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Should You Take Creatine Before Bed? (Explained)

Updated: Oct 12

TL;DR: Taking creatine before bed doesn't seem to have any significant drawbacks or advantages. Though, there is an optimal time to take creatine.

Creatine is a great supplement for improving exercise performance, including strength, muscle growth, and endurance.

However, some people believe that taking creatine before bed could have adverse effects, such as weight gain or keeping them awake.

In reality, taking creatine before bed is perfectly fine, you will still reap the benefits, and because it's not a stimulant it will not keep you awake, in fact it may even help improve your sleep.

Although it's fine to supplement with creatine before bed, it's not the optimal time to take creatine.

In this article, I will explain if you should take creatine before bed and the optimal time to take it.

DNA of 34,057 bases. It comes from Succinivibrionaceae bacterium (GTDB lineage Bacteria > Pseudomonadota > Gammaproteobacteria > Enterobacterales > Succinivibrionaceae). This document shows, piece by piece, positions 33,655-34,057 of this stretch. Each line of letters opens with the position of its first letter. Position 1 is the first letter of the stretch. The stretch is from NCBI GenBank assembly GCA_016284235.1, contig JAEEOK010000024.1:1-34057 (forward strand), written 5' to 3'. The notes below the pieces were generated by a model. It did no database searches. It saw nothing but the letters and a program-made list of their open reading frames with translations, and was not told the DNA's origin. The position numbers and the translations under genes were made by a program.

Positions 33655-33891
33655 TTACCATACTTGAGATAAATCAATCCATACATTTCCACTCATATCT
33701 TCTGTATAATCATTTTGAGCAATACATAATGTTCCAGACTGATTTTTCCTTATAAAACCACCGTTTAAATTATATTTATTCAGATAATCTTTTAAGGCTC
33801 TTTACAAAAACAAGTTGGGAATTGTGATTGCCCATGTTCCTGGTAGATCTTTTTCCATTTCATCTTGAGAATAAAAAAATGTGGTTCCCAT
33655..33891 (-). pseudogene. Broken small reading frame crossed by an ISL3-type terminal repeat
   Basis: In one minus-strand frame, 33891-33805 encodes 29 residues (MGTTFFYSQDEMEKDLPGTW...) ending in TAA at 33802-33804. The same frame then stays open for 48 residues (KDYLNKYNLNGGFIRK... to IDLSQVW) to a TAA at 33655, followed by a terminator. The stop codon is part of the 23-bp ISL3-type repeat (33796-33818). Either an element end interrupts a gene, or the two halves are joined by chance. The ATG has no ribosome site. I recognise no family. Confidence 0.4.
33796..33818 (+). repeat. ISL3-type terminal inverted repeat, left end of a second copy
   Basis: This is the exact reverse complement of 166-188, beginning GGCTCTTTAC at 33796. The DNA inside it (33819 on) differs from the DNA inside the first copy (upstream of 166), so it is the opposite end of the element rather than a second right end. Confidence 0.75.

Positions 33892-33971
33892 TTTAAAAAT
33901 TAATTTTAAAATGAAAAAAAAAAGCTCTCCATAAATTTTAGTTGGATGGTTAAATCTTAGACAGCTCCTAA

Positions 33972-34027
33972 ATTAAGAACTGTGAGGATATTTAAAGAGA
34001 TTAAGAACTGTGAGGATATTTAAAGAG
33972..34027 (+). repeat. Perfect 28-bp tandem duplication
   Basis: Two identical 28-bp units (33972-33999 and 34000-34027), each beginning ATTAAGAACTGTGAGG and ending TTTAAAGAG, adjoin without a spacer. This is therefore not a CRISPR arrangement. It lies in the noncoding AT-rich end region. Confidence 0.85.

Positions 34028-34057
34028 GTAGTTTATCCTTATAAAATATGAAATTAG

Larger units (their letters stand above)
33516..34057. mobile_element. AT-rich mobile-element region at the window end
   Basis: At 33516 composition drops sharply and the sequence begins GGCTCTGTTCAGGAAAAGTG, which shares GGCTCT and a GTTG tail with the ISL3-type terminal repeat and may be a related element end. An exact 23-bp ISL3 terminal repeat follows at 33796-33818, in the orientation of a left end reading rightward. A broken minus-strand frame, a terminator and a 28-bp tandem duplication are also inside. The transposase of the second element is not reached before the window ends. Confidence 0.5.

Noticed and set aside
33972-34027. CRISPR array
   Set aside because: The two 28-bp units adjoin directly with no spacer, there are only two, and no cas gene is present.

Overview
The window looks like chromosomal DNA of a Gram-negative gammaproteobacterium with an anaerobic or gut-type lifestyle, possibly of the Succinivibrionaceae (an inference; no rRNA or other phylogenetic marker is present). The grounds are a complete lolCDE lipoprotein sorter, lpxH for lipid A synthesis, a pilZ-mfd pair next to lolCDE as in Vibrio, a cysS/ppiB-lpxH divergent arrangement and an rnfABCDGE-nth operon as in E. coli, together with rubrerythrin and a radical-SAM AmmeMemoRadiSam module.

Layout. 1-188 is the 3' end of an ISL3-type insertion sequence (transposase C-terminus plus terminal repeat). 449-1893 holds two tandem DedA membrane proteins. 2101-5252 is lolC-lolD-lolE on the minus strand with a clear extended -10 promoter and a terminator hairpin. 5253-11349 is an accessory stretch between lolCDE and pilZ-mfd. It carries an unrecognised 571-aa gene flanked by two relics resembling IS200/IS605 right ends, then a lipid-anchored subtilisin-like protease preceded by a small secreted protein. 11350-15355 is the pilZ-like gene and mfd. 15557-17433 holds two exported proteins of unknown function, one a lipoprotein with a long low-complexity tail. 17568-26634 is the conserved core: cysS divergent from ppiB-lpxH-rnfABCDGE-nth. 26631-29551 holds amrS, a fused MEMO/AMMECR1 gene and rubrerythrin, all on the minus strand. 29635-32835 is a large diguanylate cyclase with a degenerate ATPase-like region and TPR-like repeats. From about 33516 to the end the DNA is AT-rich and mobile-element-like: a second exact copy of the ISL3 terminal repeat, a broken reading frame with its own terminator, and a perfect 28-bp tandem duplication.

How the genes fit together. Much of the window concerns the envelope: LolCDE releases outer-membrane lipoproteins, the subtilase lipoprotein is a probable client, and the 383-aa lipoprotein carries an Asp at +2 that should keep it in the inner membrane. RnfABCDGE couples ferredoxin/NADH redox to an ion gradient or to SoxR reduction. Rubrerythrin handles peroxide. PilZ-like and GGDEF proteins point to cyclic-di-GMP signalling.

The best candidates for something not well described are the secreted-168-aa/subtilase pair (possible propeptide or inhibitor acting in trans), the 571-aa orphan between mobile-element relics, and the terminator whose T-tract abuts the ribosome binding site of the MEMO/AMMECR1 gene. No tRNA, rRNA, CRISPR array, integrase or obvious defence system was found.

Table of Contents:

creatine tablets

What Is Creatine?

Creatine is a naturally occurring substance found in the cells of your body. It is present in higher abundance in muscle cells, accounting for 95% of the total, with the remaining 5% found in the brain, liver, and kidneys.

The amino acids glycine and arginine may also be used by the body to make creatine.

Creatine may also be taken in the diet, either as a supplement or through meals like meat. This supplement is popular among gym goers, bodybuilders, and other athletes.

If you take creatine, your phosphocreatine stores will increase. Phosphocreatine is a form of stored energy that helps your body produce ATP, which is your body's main energy source.

When your body has more ATP, your muscle performance improves. Many other processes occur when creatine is consumed, some of which may contribute to muscular development and strength.


Supplementing with creatine can provide multiple benefits, such as the following.